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Things have been improved since – the poorly resolved relationships within Vespertilioninae have been examined in several studies, and we now have a much tidier phylogeny. Roehrs et al. (2010) looked specifically at the relationships within and between vespertilionine ‘tribes’ and recovered the phylogeny you see – in, again, massively simplified form – below. Plecotins and lasiurins formed a clade, with the former paraphyletic to the latter (note that I haven’t depicted this accurately: simplification and all that). Scotophilins and antrozoins were sister-groups. Perimyotis and Parastrellus – long regarded as pipistrelles – formed a clade informally dubbed the ‘perimyotine group'; this was the sister-group to a large clade that included a ‘mostly serotines’ clade (whether the name Nycticeini or Eptesicini should be used for this clade remains unresolved), a ‘hypsugine group’ that included the Hypsugo ‘pipistrelles’ and kin, and Vespertilionini (Roehrs et al. 2010). This is the ‘reference phylogeny’ that we’ll be coming back to again and again.

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Agnarsson et al. (2011) generated an enormous phylogeny for all bats based on data from the cytochrome b gene [their main phylogeny is shown below: you can see that vesper bats take up a huge chunk of the tree on the left]; some aspects of their vesper bat topology are very similar to that recovered by Roehrs et al. (2010), but others are very different. To simplify in massive and unabashed fashion (and working ‘up’ from the bottom of the tree), they found a (Myotis + (Murinae + Kerivoulinae)) clade that was sister to remaining vesper bats. Among those “remaining vesper bats”, ‘core plecotins’ grouped with serotines and kin, lasiurins grouped with antrozoins, and a clade that included both Vespertilio and most of the ‘hypsugines’ was sister to a noctule + ‘true pipistrelles’ clade. Scotophilins were outside the clade that included all the taxa just mentioned, as were the Cistugo species. Shock horror, bent-winged bats were nowhere close to vesper bats at all, but closer to noctilionids and phyllostomids (Agnarsson et al. 2011).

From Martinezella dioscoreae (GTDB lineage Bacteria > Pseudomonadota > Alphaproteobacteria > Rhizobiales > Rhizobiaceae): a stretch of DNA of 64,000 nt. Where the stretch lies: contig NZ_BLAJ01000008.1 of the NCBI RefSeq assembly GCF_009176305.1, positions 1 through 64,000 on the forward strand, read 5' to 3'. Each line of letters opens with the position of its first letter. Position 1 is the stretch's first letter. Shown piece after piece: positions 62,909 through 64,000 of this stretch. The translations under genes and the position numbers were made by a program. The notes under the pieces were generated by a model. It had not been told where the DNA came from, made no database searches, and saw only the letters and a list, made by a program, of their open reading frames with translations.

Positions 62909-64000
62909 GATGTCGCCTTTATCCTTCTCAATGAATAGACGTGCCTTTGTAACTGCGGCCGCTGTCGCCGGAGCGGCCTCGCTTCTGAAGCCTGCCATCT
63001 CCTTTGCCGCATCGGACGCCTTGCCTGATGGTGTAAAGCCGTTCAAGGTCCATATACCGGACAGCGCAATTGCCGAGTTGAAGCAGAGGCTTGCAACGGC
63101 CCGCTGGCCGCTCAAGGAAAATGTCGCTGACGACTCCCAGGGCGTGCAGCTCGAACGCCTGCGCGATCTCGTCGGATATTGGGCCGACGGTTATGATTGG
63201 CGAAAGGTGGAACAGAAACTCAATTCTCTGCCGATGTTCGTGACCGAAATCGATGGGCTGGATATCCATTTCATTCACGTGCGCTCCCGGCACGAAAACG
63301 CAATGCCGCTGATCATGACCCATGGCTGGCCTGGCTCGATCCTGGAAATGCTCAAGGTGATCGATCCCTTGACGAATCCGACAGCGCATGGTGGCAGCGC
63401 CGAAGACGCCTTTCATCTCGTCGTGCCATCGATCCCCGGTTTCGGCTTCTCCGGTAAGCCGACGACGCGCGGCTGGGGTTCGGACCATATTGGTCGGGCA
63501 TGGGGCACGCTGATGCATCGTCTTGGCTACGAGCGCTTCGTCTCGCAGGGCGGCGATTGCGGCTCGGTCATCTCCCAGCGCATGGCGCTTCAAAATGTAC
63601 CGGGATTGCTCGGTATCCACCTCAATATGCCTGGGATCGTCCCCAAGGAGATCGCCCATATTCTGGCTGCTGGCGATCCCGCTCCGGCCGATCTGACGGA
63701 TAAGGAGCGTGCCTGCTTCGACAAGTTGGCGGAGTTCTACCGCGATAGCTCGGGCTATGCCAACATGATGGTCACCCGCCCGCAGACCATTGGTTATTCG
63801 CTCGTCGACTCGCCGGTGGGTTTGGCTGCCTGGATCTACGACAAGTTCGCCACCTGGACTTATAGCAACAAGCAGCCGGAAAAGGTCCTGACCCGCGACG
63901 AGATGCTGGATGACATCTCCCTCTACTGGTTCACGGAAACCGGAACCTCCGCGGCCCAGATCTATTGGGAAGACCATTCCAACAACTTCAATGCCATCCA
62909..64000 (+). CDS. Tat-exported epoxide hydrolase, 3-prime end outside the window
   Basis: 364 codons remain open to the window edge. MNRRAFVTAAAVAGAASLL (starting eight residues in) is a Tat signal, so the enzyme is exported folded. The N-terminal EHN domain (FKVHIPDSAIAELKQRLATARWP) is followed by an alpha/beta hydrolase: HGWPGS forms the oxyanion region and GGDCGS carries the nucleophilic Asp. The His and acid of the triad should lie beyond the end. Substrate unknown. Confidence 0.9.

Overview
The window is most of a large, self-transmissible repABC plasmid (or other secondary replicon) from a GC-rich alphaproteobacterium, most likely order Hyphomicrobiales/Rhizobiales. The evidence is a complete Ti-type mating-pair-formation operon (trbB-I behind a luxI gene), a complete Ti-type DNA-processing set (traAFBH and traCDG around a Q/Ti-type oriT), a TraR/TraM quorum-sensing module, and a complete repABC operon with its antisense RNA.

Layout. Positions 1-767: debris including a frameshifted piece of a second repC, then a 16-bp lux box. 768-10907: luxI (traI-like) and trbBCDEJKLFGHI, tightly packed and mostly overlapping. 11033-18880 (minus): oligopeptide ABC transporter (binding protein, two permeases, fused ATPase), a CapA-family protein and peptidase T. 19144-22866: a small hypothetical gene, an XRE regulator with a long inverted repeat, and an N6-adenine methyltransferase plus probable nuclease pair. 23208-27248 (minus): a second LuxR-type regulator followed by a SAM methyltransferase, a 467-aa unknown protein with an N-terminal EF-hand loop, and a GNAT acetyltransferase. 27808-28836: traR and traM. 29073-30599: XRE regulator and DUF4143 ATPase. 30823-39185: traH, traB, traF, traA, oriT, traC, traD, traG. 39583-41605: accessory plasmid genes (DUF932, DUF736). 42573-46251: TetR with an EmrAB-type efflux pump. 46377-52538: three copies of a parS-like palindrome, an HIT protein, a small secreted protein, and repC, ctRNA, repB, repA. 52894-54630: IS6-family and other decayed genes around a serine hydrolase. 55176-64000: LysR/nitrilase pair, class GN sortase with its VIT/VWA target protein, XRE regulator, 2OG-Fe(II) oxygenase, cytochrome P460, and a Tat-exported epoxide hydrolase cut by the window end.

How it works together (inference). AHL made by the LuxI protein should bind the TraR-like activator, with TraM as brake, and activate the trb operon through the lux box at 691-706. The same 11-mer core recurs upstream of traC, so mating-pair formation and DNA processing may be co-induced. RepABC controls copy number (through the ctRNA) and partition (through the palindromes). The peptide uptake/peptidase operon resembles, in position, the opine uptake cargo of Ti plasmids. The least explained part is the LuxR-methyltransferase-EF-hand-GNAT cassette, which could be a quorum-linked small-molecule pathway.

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Unsurprisingly, there’s a lot of work left to do on resolving vesper bat phylogeny – let alone work out where some of the enigmatic and fossil taxa go – but…. we do have the beginnings of a rough consensus.

Identifying vesper bats, and the phenomenon of cryptic species

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There are many extremely distinctive vesper bat species, but there are also many extremely similar ones too – some only distantly related, yet superficially much alike in outward appearance. In the field, details of size, wing shape, foraging behaviour and flight style can be combined with the frequency and style of the bat’s calls to make an identification, though you need lots of prior experience and (obviously) a bat detector for this to work [adjacent pic: your humble author with bat detector in hand. I belong to the Hampshire Bat Group].

But identifying some vesper bats to species level is often extremely difficult, even with the specimens in-hand. Closely related, similar species in a genus are often distinguished by details of tragus shape, tooth morphology and the proportional length of the calcar, tail tip and foot. The form of the baculum (penis bone) has proved useful in museum specimens. Subtle differences in morphology and differing call frequencies have led to the discovery that some vesper bat ‘species’ actually represent two or more so-called cryptic species: distinct, long-separate evolutionary units that look highly similar, but differ substantially in genetics and sometimes in ecology and behaviour.

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The phenomenon of cryptic species in vesper bats first became well known following Baker’s (1984) discovery of a new little yellow bat (Rhogeessa) that was morphologically near-identical, but chromosomally highly distinct, relative to other members of the group [adjacent photo: a species of little yellow bat, new to science as of 2008*]. This soon led to suggestions that “there may be numerous cryptic species of mammals that cannot be distinguished by classical systematic methods” (Nowak 1999, p. 447). Cryptic vesper bat species were later documented in Myotis, Plecotus, Pipistrellus and elsewhere (for more discussion see Hidden in plain sight: discovering cryptic vesper bats in the European biota). Cryptic species are not always exactly alike in morphology: careful work has shown that they can usually be distinguished when numerous measurements from different parts of the body are compared (Ashrafi et al. 2010).